In the Iranian province of Fars, about five kilometers northwest of Persepolis, the ancient capital of the Persian empire, there is a rocky mountain in which tombs and reliefs from the Achaemenid and Sasanian times are excavated.
Of all of them, four stand out for their size, with a cruciform appearance and with large carved reliefs on their upper and lower parts, excavated following the model of the Egyptian hypogea.
The oldest has inscriptions, from which it can be deduced that it is the tomb of Darius I, the third king of the Achaemenid dynasty, who ruled the empire between 521 and 486 BC and was defeated by the Athenians and their allies in the battle of Marathon in 490 BC
One of the fragments of the inscription reads:
I am Darius the Great King, King of Kings, King of nations, King over this great land, son of Hystaspes, an Achaemenid. [traducción del elamita de Enrique Quintana]
The other three major tombs are similar in shape and appearance to that of Darío I, but since none of them have inscriptions, archaeologists can only speculate about who their last inhabitants would have been. The most accepted hypothesis is that they are the tombs of Xerxes I (the son of Darius), Artaxerxes I and Darius II.
The entrance to each of the tombs is situated high up right in the center of the cross. Inside, a chamber houses the sarcophagus with the remains of the monarch.
There is a fifth unfinished tomb of the same type, which could correspond to Artaxerxes III or Darius III, the last of the Achaemenids, defeated by Alexander the Great in the battle of Gaugamela in 331 BC and assassinated days later by his own satraps.
The reliefs that adorn the exterior of the tombs were made later by the Sassanids during the Second Persian Empire (AD 226–651), and depict prominent war scenes from different rulers such as Narses, Shapur I, Ormuzd II, Bahram II, and Ardashir. YO.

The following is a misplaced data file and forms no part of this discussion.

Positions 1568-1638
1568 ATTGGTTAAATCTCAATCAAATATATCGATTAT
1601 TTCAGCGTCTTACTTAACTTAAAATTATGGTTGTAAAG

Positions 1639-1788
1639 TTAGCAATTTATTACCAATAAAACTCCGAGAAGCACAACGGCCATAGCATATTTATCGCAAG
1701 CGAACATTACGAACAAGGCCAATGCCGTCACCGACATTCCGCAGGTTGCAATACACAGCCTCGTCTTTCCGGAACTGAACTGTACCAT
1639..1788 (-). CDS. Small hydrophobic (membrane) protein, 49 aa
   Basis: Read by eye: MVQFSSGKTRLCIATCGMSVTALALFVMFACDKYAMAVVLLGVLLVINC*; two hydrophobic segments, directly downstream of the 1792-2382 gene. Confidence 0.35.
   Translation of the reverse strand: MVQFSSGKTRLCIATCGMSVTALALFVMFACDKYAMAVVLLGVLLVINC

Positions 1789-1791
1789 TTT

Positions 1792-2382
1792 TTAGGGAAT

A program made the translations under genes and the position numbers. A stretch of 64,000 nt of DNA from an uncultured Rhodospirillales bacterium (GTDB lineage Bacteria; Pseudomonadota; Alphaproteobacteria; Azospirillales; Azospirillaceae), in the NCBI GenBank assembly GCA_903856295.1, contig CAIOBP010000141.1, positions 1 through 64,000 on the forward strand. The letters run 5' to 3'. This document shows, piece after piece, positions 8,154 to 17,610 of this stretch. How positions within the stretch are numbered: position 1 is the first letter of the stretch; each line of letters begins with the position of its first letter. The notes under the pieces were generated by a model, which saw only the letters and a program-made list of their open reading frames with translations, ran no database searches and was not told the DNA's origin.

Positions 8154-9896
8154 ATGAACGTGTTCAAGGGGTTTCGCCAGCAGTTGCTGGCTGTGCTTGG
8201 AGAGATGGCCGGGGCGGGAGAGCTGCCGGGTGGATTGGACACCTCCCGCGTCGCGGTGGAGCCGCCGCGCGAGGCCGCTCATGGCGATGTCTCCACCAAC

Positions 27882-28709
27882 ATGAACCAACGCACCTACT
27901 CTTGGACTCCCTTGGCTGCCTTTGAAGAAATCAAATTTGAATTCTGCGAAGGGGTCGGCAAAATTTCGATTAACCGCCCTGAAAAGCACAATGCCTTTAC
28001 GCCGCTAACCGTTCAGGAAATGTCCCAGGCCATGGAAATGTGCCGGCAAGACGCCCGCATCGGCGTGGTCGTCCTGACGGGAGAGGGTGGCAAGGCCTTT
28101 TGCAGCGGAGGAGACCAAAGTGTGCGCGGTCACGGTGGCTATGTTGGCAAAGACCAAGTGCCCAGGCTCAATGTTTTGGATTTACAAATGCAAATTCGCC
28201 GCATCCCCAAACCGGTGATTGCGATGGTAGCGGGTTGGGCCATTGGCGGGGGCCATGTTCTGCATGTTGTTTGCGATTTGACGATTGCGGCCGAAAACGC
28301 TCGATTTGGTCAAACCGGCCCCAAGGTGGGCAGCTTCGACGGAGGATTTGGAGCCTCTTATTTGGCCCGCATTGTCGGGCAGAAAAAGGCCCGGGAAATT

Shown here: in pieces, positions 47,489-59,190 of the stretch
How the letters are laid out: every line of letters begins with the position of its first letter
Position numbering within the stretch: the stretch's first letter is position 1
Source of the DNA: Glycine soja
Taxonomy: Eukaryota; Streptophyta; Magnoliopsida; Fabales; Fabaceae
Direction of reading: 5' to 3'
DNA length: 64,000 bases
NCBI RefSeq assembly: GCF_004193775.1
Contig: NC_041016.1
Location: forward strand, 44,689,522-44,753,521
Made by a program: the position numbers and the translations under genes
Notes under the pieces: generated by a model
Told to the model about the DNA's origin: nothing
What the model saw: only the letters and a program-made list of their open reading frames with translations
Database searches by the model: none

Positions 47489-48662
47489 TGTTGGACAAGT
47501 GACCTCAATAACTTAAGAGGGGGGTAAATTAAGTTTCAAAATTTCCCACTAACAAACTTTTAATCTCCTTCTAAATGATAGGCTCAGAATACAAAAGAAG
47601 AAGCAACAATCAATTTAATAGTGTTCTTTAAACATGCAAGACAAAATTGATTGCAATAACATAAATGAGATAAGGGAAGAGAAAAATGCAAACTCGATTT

The façade of the tombs also presents architectural decoration of columns that form a kind of portico similar to those of Persepolis itself. Archaeologists believe that the entrances must have been closed after each burial, being these destroyed and the interior looted in post-Alexander times.
About 45 meters from the tombs, right in front of the one supposed to be Dario II, is the zoroaster cube (Ka’ba-i Zartosht), a small construction from the 5th century BC in the form of a 14-meter-high tower that could have had a ritual function, keeping the flame of eternal fire alive. Some Iranian experts believe that it served as a storehouse for religious books and royal documents.
On three of its outer sides are trilingual inscriptions in Sassanid Persian, Parthian and Greek, which constitute the most important historical document of the Sassanid period.
Many European travelers have visited the site and made drawings of the tombs and the tower since the 18th century. The first of these was Carsten Niebuhr in 1765. But the first systematic excavations and investigations of the entire complex were by German archaeologist Ernst Herzfeld in 1923. Herzfeld spent 11 years in Iran also excavating the ancient capitals of Pasargadae and Persepolis. In 1934, while in London, he was dismissed from his teaching position in Berlin for having Jewish ancestry, and was never able to return.
Subsequently, the Oriental Institute of the University of Chicago, under the direction of archaeologist Erich Schmidt, would be in charge of continuing his work at Naqsh-e Rostam between 1936 and 1939, publishing the first study of the structures.
Livius / Encyclopaedia Iranica / Of Rocks and Water: An Archeology of Place (Ömür Harmansah) / Wikipedia.